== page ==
U.S. Christian groups spend millions in Africa to stop LGBT progress, and LGBT employees in Japan stay in the closet.

The results of a new investigation by openDemocracy published at the end of October show over 20 Christian groups based in the U.S. have spent more than $50 million in Africa since 2007.

These Christain groups have a reputation for working against LGBT rights, reproductive rights, sexual education and contraception, according to openDemocracy.

Between 2007 and 2018, the biggest spender against LGBT rights on the continent has been the Billy Graham Evangelistic Association, with a total of $7,554,764.

Other groups working against LGBT rights include Human Life International and Focus on the Family. They’ve spent $4,133,502 and $1,936,130, respectively, in Africa between 2007 and 2018, according to openDemocracy.

“These groups explicitly state their opposition to LGBT rights [including same-sex marriage, prohibitions on employment discrimination based on gender identity or sexual orientation, and prohibitions on so-called ‘conversion therapy’ or ‘reparative therapy’ that seeks to ‘correct’ queer people],” according to the openDemocracy website.

Asia2

Photo via pxhere.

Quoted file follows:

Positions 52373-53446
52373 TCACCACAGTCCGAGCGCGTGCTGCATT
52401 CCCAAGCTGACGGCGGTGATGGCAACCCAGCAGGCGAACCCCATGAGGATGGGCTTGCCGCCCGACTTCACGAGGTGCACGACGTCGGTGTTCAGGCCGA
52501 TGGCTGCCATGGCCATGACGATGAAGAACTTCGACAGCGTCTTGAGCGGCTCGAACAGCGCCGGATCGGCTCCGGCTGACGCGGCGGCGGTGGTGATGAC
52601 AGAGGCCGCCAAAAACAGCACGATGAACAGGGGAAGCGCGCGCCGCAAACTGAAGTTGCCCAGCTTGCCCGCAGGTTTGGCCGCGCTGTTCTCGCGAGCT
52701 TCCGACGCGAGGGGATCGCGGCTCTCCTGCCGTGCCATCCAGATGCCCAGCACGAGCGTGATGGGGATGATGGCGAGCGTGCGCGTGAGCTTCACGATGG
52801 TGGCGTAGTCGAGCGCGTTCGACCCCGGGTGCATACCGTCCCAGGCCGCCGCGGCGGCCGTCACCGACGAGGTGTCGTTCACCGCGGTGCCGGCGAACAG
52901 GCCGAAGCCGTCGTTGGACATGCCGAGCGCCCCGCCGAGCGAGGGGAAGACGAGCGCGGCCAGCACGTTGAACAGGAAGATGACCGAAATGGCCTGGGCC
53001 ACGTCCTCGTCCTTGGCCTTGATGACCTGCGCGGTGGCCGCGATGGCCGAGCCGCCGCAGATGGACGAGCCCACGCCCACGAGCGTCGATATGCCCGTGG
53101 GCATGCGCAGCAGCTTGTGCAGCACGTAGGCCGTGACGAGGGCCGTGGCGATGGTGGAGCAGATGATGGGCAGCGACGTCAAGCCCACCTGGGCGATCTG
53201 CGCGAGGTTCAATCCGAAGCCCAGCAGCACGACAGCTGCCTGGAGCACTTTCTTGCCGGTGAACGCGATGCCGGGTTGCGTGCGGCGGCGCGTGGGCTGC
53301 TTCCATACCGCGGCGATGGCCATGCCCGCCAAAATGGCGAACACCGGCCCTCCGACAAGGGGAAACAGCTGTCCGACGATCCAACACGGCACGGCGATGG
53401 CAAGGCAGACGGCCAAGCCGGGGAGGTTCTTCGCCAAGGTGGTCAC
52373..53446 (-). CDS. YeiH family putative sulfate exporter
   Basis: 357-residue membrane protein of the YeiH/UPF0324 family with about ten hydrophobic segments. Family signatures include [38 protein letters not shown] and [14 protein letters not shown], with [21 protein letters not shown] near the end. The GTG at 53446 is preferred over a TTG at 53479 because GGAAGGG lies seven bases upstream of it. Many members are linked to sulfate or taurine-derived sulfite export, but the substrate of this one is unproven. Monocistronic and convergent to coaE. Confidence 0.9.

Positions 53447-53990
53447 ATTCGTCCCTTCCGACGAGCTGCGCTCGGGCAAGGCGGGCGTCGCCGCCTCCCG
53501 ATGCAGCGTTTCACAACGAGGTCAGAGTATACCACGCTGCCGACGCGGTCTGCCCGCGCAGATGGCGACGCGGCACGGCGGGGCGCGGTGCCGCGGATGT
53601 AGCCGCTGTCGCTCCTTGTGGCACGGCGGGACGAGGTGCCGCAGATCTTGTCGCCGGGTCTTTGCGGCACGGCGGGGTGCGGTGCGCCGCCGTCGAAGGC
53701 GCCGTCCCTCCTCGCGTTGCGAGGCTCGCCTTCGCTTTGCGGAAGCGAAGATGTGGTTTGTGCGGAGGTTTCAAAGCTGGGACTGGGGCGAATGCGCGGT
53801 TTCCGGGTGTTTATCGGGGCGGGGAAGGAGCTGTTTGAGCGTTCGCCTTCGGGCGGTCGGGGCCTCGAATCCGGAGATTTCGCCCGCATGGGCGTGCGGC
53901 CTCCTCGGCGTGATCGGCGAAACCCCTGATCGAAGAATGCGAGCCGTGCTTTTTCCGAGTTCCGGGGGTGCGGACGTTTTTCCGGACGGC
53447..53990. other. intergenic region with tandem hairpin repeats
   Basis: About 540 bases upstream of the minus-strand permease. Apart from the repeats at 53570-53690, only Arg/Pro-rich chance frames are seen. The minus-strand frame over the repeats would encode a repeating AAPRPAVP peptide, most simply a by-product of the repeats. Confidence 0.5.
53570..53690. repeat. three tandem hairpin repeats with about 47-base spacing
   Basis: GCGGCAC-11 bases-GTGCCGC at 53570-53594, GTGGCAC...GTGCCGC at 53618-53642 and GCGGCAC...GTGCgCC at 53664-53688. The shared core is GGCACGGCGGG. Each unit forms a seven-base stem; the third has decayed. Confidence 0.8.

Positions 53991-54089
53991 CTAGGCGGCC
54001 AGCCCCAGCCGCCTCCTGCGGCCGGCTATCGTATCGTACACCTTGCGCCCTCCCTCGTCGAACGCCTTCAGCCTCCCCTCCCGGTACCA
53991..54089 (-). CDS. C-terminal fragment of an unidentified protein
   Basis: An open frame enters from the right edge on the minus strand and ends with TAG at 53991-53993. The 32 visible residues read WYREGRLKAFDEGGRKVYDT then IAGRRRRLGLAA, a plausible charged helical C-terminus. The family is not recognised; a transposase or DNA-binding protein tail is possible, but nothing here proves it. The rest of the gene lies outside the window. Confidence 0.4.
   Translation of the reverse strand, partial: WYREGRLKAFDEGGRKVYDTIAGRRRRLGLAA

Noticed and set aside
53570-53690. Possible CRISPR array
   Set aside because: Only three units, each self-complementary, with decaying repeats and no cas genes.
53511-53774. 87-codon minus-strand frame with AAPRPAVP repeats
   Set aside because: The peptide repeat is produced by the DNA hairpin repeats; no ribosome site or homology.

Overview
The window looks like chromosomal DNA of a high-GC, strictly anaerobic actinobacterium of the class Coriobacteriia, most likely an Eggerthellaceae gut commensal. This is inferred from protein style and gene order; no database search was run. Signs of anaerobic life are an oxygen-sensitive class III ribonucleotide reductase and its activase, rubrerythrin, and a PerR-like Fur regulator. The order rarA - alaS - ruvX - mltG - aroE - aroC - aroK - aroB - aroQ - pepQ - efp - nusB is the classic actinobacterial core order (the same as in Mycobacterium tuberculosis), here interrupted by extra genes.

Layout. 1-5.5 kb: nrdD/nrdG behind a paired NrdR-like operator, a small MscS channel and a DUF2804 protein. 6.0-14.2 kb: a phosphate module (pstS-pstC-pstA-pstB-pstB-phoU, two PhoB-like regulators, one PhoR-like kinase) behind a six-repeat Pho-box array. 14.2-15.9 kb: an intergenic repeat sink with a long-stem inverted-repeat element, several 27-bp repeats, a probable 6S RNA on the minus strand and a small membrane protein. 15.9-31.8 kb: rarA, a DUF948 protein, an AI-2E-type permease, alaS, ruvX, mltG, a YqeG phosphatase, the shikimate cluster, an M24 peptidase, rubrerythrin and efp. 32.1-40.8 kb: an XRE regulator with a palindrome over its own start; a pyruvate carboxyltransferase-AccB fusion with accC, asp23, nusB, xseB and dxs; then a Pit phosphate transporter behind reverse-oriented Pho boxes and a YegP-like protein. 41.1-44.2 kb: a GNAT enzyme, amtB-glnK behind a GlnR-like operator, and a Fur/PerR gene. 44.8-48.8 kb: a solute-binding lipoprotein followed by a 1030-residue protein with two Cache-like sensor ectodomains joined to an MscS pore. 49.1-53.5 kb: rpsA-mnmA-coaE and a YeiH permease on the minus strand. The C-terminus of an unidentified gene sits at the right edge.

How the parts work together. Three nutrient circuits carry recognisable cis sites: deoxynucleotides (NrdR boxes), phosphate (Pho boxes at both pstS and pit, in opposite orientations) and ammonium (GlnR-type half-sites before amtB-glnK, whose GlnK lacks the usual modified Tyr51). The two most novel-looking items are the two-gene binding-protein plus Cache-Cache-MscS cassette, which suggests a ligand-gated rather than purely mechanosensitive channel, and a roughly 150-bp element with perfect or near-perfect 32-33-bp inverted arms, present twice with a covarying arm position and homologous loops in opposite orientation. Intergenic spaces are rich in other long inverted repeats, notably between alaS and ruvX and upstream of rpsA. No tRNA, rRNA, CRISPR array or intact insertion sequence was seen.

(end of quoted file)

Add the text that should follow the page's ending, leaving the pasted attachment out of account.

Less than 1 in 5 of the Japanese LGBT people are out at work, according to a recent study. The study conducted by Au Jibun Bank in Japan took a look at the working environment for the LGBT community, and revealed that less than 1 in 5 of the Japanese LGBT people surveyed were out.

The study gathered data from 1,000 people: 500 LGBT and 500 non-LGBT, according to a press release.

Of the 500 members of Japan’s LGBT community surveyed, just 17.6% were out.

The survey also analyzed the support systems available in corporate Japan.

Of the 1,000 surveyed, 22.7% said that the company they work for has a cooperative system or initiative for LGBT people, and about half — 48.3% — said they did not, according to the release.

Common support systems named by those surveyed include congratulatory money and bereavement leave for same-sex partners, training to learn about the LGBT community, participation or sponsorship of LGBT events and clear discrimination prohibition, according to the release.


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